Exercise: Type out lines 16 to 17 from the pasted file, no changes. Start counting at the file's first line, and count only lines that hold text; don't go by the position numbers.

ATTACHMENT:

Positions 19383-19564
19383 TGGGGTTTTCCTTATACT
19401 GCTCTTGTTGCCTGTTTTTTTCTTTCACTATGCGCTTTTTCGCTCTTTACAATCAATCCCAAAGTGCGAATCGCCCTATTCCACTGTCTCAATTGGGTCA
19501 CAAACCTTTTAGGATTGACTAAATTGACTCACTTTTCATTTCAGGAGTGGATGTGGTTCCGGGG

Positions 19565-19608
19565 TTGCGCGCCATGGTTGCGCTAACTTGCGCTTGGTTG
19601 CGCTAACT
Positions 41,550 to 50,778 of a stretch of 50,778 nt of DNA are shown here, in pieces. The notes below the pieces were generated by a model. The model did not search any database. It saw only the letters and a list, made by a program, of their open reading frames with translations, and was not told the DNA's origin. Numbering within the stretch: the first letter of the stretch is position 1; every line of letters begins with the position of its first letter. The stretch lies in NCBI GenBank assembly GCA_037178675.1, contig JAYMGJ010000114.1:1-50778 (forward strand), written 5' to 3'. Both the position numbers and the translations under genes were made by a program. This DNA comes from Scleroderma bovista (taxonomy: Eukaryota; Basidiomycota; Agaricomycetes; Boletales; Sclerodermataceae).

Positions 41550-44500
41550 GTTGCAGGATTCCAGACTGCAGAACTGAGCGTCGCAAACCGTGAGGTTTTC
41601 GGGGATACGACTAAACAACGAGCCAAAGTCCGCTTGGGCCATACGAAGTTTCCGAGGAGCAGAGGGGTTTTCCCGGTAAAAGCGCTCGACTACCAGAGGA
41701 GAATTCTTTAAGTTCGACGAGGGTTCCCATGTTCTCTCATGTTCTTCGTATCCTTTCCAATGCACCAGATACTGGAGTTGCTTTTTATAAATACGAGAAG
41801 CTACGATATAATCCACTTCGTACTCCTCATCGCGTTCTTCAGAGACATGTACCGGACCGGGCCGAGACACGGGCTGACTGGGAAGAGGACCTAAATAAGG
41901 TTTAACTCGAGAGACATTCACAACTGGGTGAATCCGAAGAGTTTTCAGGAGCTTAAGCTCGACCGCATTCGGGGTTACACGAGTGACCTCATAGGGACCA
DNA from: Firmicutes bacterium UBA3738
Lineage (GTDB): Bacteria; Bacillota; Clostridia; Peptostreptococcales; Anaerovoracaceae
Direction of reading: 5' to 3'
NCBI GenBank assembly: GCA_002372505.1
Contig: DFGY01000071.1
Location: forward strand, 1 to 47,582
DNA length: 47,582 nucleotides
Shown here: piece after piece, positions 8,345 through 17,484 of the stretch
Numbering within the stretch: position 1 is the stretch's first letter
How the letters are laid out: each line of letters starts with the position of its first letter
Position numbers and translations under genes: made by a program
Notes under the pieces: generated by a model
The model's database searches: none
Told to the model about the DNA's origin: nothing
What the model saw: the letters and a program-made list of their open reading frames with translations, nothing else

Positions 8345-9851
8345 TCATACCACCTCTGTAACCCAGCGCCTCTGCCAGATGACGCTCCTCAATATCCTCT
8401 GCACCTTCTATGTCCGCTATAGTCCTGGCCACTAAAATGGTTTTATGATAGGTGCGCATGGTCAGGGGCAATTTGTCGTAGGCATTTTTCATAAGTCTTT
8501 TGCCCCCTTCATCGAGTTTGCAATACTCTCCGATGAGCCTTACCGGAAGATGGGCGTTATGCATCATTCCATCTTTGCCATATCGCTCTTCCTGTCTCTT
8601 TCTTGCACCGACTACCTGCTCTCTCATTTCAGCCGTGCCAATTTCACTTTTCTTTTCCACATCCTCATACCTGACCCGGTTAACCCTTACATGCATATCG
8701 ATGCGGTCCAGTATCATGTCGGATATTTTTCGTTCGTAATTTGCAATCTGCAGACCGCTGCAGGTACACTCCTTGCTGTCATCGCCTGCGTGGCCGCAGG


Lineage (GTDB): Bacteria; Bacillota; Clostridia; Peptostreptococcales; Anaerovoracaceae
Direction of reading: 5' to 3'